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Is irritable bowel syndrome an infectious disease?
World J Gastroenterol. 2016 Jan 28; 22(4):1331-4.WJ

Abstract

Irritable bowel syndrome (IBS) is the most common of all gastroenterological diseases. While many mechanisms have been postulated to explain its etiology, no single mechanism entirely explains the heterogeneity of symptoms seen with the various phenotypes of the disease. Recent data from both basic and clinical sciences suggest that underlying infectious disease may provide a unifying hypothesis that better explains the overall symptomatology. The presence of small intestinal bowel overgrowth (SIBO) has been documented in patients with IBS and reductions in SIBO as determined by breath testing correlate with IBS symptom improvement in clinical trials. The incidence of new onset IBS symptoms following acute infectious gastroenteritis also suggests an infectious cause. Alterations in microbiota-host interactions may compromise epithelial barrier integrity, immune function, and the development and function of both central and enteric nervous systems explaining alterations in the brain-gut axis. Clinical evidence from treatment trials with both probiotics and antibiotics also support this etiology. Probiotics appear to restore the imbalance in the microflora and improve IBS-specific quality of life. Antibiotic trials with both neomycin and rifaximin show improvement in global IBS symptoms that correlates with breath test normalization in diarrhea-predominant patients. The treatment response to two weeks of rifaximin is sustained for up to ten weeks and comparable results are seen in symptom reduction with retreatment in patients who develop recurrent symptoms.

Authors+Show Affiliations

John Richard Thompson, Department of Pharmacy Practice, Lipscomb University College of Pharmacy, One University Park Drive, Nashville, TN 37204, United States.

Pub Type(s)

Editorial
Review

Language

eng

PubMed ID

26819502

Citation

Thompson, John Richard. "Is Irritable Bowel Syndrome an Infectious Disease?" World Journal of Gastroenterology, vol. 22, no. 4, 2016, pp. 1331-4.
Thompson JR. Is irritable bowel syndrome an infectious disease? World J Gastroenterol. 2016;22(4):1331-4.
Thompson, J. R. (2016). Is irritable bowel syndrome an infectious disease? World Journal of Gastroenterology, 22(4), 1331-4. https://doi.org/10.3748/wjg.v22.i4.1331
Thompson JR. Is Irritable Bowel Syndrome an Infectious Disease. World J Gastroenterol. 2016 Jan 28;22(4):1331-4. PubMed PMID: 26819502.
* Article titles in AMA citation format should be in sentence-case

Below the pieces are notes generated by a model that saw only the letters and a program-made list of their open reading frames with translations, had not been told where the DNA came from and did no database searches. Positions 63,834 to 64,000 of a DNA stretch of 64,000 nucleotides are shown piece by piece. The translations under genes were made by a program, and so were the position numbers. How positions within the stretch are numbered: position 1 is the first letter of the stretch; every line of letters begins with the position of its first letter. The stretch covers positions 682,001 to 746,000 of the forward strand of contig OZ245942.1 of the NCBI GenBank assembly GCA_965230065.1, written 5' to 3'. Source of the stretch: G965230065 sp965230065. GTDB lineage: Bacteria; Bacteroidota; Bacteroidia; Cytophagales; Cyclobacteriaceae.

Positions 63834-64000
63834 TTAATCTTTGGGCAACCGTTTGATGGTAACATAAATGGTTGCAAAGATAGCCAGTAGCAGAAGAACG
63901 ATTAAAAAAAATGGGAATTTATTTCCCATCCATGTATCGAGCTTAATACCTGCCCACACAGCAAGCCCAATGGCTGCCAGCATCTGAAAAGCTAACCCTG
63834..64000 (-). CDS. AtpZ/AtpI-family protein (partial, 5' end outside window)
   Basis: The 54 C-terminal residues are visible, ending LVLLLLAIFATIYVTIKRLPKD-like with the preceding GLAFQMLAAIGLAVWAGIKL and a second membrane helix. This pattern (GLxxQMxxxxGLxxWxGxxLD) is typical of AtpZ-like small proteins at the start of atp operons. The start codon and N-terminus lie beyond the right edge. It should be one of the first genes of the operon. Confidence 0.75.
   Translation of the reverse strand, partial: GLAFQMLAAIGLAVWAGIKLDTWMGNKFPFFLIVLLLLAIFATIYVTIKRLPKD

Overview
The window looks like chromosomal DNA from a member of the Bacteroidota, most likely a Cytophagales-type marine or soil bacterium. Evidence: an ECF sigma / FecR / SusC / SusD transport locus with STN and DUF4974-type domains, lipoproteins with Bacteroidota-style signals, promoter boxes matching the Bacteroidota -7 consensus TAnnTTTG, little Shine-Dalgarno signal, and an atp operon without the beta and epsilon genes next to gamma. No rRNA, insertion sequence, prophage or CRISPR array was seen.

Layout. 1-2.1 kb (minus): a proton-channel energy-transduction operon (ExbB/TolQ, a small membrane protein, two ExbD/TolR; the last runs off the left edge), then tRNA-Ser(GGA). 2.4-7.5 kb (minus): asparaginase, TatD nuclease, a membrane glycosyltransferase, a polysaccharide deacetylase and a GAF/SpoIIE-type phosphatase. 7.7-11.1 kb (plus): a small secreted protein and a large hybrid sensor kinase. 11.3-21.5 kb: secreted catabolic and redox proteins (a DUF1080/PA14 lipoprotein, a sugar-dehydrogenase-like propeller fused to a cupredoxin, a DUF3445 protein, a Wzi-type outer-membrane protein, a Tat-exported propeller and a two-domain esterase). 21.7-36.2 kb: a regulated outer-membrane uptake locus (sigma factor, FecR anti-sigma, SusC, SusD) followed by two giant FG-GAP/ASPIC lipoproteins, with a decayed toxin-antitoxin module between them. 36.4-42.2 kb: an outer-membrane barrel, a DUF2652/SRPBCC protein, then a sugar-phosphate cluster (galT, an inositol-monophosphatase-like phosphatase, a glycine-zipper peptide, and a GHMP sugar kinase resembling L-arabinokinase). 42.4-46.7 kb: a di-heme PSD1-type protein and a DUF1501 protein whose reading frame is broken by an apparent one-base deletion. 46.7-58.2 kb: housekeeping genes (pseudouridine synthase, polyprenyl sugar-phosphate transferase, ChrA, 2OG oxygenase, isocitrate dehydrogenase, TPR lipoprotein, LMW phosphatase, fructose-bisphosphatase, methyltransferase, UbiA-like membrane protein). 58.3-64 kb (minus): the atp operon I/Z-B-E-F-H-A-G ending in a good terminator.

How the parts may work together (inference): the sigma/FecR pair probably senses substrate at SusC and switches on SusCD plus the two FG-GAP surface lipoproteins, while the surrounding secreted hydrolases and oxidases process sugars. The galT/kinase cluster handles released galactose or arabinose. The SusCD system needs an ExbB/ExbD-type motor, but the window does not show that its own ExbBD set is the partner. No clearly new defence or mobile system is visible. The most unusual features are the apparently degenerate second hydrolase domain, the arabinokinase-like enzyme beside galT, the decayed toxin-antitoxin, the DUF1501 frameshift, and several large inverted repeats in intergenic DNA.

TY - JOUR T1 - Is irritable bowel syndrome an infectious disease? A1 - Thompson,John Richard, PY - 2015/04/29/received PY - 2015/10/06/revised PY - 2015/11/24/accepted PY - 2016/1/29/entrez PY - 2016/1/29/pubmed PY - 2017/1/18/medline KW - Antibiotics KW - Etiology KW - Infectious disease KW - Irritable bowel syndrome KW - Pathopohysiology KW - Probiotics SP - 1331 EP - 4 JF - World journal of gastroenterology JO - World J Gastroenterol VL - 22 IS - 4 N2 - Irritable bowel syndrome (IBS) is the most common of all gastroenterological diseases. While many mechanisms have been postulated to explain its etiology, no single mechanism entirely explains the heterogeneity of symptoms seen with the various phenotypes of the disease. Recent data from both basic and clinical sciences suggest that underlying infectious disease may provide a unifying hypothesis that better explains the overall symptomatology. The presence of small intestinal bowel overgrowth (SIBO) has been documented in patients with IBS and reductions in SIBO as determined by breath testing correlate with IBS symptom improvement in clinical trials. The incidence of new onset IBS symptoms following acute infectious gastroenteritis also suggests an infectious cause. Alterations in microbiota-host interactions may compromise epithelial barrier integrity, immune function, and the development and function of both central and enteric nervous systems explaining alterations in the brain-gut axis. Clinical evidence from treatment trials with both probiotics and antibiotics also support this etiology. Probiotics appear to restore the imbalance in the microflora and improve IBS-specific quality of life. Antibiotic trials with both neomycin and rifaximin show improvement in global IBS symptoms that correlates with breath test normalization in diarrhea-predominant patients. The treatment response to two weeks of rifaximin is sustained for up to ten weeks and comparable results are seen in symptom reduction with retreatment in patients who develop recurrent symptoms. SN - 2219-2840 UR - https://www.unboundmedicine.com/medline/citation/26819502/Is_irritable_bowel_syndrome_an_infectious_disease L2 - https://www.wjgnet.com/1007-9327/full/v22/i4/1331.htm DB - PRIME DP - Unbound Medicine ER -